After a few seconds where the debugger is identifying the chip, the Terminal prompt will change to (msdebug) To upload our compiled code to the chip, type

   prog LED

To actually run the program we just uploaded we need now to type


If all went well, both the red and green LEDs should light up. Type CTRL-C to stop - sometimes it takes a moment. You will notice debug output, and again the (mspdebug) prompt. Now exit mspdebug by typing


We should be back in Terminal workspace

Routine Programming

get inside the workspace

from anywhere in terminal, we can go directly to our workspace by typing

   cd /msp430
Edit or Create a file

Nano can create new files or edit old ones. Let's edit our first file so now only the red light turns on

  sudo nano led.c

Inside nano, change all chip addresses from 0xff to 0x01, so out code looks like this (you cannot use the mouse inside nano. You have to navigate using the arrow keys)

  #include <msp430x16x.h>
  main(void) {
  P1DIR = 0x01;
  P1OUT = 0x01;

now close nano by typing Control-X. Nano asks for confirmation. Type y. Nano will ask the name of the file. Caution! If you just press [Enter], that will overwrite our first code experiment, which is fine, since we have the compiled version. You could put a different name here if you want. Let's do that and call this on led02.c, followed by [Enter] We should be back in terminal, inside our workspace.



   sudo msp430-gcc -g -o LED led.c

here led.c is the input file we just made, with C code LED will be the new output file, ready to upload to the MSP430 chip.

Upload to the chip

attach your Launchpad, and type

   sudo mspdebug rf2500

After a few seconds where the debugger is identifying the chip, the Terminal prompt will change to (msdebug) To upload the new compiled code to the chip, type

   prog LED

To actually run the program we just uploaded we need now to type


If all went well, only the red LED should light up. Type CTRL-C to stop - sometimes it takes a moment. You will notice debug output, and again the (mspdebug) prompt.

You can go back to the previous 2-LED version, by simply uploading it again type

   prog LED



Type CTRL-C to stop when the (mspdebug) prompt is back, type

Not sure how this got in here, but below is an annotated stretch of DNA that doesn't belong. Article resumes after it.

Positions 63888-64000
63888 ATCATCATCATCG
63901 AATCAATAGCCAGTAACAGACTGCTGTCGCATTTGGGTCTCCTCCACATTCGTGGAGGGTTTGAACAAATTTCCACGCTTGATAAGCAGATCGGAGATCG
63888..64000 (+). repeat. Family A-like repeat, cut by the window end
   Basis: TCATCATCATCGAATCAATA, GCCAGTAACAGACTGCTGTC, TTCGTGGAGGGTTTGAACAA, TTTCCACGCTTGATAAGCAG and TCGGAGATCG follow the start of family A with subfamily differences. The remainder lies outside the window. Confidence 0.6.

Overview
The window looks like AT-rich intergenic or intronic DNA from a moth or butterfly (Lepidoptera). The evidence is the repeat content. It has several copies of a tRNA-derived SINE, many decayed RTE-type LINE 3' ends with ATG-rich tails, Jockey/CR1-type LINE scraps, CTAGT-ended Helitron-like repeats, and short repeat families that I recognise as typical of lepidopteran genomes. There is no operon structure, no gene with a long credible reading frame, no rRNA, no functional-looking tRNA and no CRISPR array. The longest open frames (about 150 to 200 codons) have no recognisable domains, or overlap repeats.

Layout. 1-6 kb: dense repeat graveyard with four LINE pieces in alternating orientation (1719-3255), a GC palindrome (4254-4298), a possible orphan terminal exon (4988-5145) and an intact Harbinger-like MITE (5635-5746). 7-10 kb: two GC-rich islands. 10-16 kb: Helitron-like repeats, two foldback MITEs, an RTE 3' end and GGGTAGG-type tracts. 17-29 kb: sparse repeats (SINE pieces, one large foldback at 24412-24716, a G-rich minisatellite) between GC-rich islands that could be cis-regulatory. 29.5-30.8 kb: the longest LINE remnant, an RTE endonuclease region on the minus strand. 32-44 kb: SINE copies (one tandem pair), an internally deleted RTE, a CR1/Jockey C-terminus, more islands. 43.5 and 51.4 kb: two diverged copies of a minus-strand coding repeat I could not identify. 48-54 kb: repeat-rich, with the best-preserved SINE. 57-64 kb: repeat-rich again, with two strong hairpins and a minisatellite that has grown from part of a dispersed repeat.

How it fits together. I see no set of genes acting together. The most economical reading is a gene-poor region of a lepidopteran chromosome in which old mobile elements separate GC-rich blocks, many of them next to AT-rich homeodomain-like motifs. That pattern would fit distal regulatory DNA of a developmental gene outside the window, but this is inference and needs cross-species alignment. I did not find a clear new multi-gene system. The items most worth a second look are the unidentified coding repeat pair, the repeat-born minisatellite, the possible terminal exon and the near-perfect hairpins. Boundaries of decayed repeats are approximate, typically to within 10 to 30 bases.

This turns of the run of your program - the output LEDs should go off, only the power one stays on.


will get us back to Terminal Inside Terminal, we can type


to find out what files we have. Notice it is a good idea to mark the compiled files away from the C code ones. I use lower case, and the extension .c for the C language ones, and upper case with no extension for the compiled files.


Go to Gnome from Sugar (In Sugar, right click on the XO logo, My Settings, Switch desktop, Switch to GNOME, Restart now)
Inside Gnome
click Applications (Top left in the screen)
select System tools
select Terminal

To create a new C language file in Gnome

To create a new file, open the file directory

  1. right-click
  2. Create Document
  3. Empty File
  4. type led.c [Enter]

(instead of 'led.c', you may enter any file name you wish) Press [Enter] again. The file led.c opens in an editor.


Error : cannot retrieve repository metada

frequency: random, severity: nuisance, step: toolchain install Sometimes the Fedora repositories appear to have changed settings and are unreachable for several hours. This recipe has worked for me when this error appears:

  • open Terminal
  • type
   cd /etc/yum.repos.d
  • type
   sudo nano fedora.repo

the system will ask you to enter your admin password

  • a window will open with the content of the fedora.repo file.

Using the arrow keys, find and replace every https you find to http (that is, remove the 's' from all https instances, there are 3)

  • press Control-X, agree to save the file as fedora.repo

The window will close

  • now do the same with updates
  sudo nano fedora-updates.repo
  • to go back to workspace, type
   cd /msp430
  • now re-enter
   sudo yum install mspdebug msp430-libc
trick: You do not need to type all of that again. Use the arrow-up key to scroll through previous instructions you have entered in Terminal. Very soon you will find sudo yum install mspdebug msp430-libc. Click [Enter].

Follow the rest of the instructions

fet: identity failed

frequency: when using 2553 chip, severity: terminal, step: using mspdebug So far the procedure in this page has been tested and works perfectly with chips 2001, 2121, 2452, but mspdebug fails to identify the G2553, which comes installed with the Launchpad. This has to do with Fedora 14 having mspdebug v.0.15, and the G2553 is part of mspdebug starting with v 0.16... We're looking for a fix

Replace the 2553 chip

(TBD) be very careful not to bend the pins too much.